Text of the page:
Children thrive at this setting and learn what they need to be successful in for their future. Staff have an excellent understanding of what each child knows and needs to learn next. They use this information to plan activities carefully to help children achieve the next steps in their learning. Children show excellent focus and attention as they take part in these activities. For example, they experiment with how to make water flow at different speeds down a ramp and watch intently as the water flows down the ramp each time. This means that children make exceptional progress.
Children develop their independent skills very well. They carefully take glasses off the shelf, pour themselves a drink and put their paintings independently onto the drying rack. Developing skills such as these helps children to build their self confidence and prepares them well for the next stage in their learning journey.
Children form strong attachments to staff. They are keen to show them their achievements and approach them for comfort. Children respond well to the high expectations that staff have of what they can achieve. They persevere when they find something challenging. For example, when completing a jigsaw puzzle, children do not give up even if this is hard for them. Children feel pride when staff explain how proud they are of the children for persevering.
Leaders have put an exceptional programme of learning in place for communication and language. Staff carefully consider how to help children extend their skills in this area. Staff have very high expectations for the vocabulary that children should learn. They use ambitious vocabulary in their interactions with children. Children then use this vocabulary with confidence. For example, children talk about ‘pine needles’ when exploring the garden or ‘gerberas’ during flower arranging.
Staff provide targeted interventions for children who need support to develop their communication and language. By the time they leave the setting, children speak confidently, using an extremely wide range of vocabulary. Staff plan how to support children to develop their physical skills in a clear and purposeful way. For example, children skilfully ride balance bikes, navigating obstacles, or scoop and pour liquids, such as water. They balance up and down ramps, or build their core strength by carrying heavy objects, such as large blocks. This means that children make excellent progress in their physical skills.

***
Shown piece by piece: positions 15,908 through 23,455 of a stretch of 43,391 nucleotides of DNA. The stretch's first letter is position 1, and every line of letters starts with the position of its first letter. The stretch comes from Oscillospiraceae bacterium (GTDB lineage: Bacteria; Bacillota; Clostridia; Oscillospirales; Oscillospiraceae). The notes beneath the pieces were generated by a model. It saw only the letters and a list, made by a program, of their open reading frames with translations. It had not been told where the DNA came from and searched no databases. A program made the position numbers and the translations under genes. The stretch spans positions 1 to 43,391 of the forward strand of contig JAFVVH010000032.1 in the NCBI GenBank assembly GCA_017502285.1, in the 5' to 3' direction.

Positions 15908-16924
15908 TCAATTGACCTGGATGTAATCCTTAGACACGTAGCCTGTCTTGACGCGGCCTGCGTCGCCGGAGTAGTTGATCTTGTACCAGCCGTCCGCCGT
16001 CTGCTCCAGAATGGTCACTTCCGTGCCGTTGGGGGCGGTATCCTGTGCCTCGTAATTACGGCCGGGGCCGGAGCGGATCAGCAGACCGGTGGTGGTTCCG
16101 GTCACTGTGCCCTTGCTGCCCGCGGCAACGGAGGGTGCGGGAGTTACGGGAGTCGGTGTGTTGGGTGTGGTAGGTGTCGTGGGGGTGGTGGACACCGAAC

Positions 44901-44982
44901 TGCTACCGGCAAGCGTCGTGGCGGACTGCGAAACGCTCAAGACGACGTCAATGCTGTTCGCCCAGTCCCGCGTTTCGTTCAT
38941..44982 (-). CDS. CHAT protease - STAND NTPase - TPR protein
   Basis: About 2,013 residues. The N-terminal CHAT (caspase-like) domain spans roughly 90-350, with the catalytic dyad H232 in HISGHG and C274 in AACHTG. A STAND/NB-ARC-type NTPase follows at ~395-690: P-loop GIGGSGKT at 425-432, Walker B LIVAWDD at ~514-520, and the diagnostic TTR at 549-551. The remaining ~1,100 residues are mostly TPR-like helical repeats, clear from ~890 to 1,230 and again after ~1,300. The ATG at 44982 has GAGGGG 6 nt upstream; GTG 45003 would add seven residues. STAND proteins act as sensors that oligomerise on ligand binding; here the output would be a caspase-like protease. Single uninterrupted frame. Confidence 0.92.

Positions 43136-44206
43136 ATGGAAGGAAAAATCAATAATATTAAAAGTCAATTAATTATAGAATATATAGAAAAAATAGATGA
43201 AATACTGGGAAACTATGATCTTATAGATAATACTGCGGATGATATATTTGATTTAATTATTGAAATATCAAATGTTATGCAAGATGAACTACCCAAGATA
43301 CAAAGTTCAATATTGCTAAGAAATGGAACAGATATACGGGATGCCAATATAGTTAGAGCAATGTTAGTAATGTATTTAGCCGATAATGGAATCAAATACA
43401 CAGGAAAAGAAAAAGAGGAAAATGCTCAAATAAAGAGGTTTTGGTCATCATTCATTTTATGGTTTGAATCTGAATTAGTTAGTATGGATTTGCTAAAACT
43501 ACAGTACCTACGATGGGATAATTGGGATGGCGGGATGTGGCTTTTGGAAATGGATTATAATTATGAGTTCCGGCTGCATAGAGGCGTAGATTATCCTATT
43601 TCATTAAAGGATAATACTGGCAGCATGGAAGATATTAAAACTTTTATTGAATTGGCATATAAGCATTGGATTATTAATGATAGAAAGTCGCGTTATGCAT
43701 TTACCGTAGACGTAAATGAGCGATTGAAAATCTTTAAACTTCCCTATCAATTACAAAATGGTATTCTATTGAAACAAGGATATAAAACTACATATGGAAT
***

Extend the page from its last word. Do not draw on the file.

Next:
Leaders plan an ambitious programme of learning for personal, social and emotional development. Children become skilled at helping each other and working as a team. For example, children help each other to carry heavy blocks to make an obstacle course. They support each other with where to place jigsaw pieces by discussing this together. This helps children to develop empathy and team-working skills and ensures that they have the skills necessary to form relationships with their peers.
Staff support children extremely well to work things out for themselves. For example, staff explore with children why toy farm animals will not fit through a fence and how children can resolve this. They support children to explore why their vase has overflowed with water and how children can prevent this from happening when they add more flowers to the vase. This helps children to develop their problem-solving skills.
Leaders work hard to support children with special educational needs and/or disabilities. They work closely with external professionals, such as speech and language therapists, to implement effective strategies to help every child to reach their potential.
Leaders build thriving parent partnerships. Parents are delighted with the warm way in which staff nurture their children. Staff work closely with parents to support children, such as by suggesting how parents can help children with their
speech at home.
Leaders carefully consider the views of parents and adapt processes within the nursery based on these views. For example, leaders have
adapted the opening hours of the setting following feedback from parental surveys. Staff and parents working closely as a team in ways such as these helps children to transition easily between home and nursery.
Leaders provide exceptional professional development opportunities to staff to ensure best practice consistently. They model best practice to staff on an ongoing basis and identify targeted training for staff to attend. This supports staff to implement good practice.
The arrangements for safeguarding are effective.
Staff have a strong knowledge of what to do if they have concerns regarding a child’s well-being. Important safeguarding information is clearly displayed in the setting for staff to access if necessary. Leaders have an excellent understanding of safeguarding procedures and know where to go for further support. Staff ensure that risk assessments are secure. For example, staff carefully consider where to stand within the wide garden area so that children are always within sight and sound. This means that children are safe and secure while at the setting.
This report along with previous Ofsted reports are available to read on the Ofsted Website at https://reports.ofsted.gov.uk/provider/16/EY282682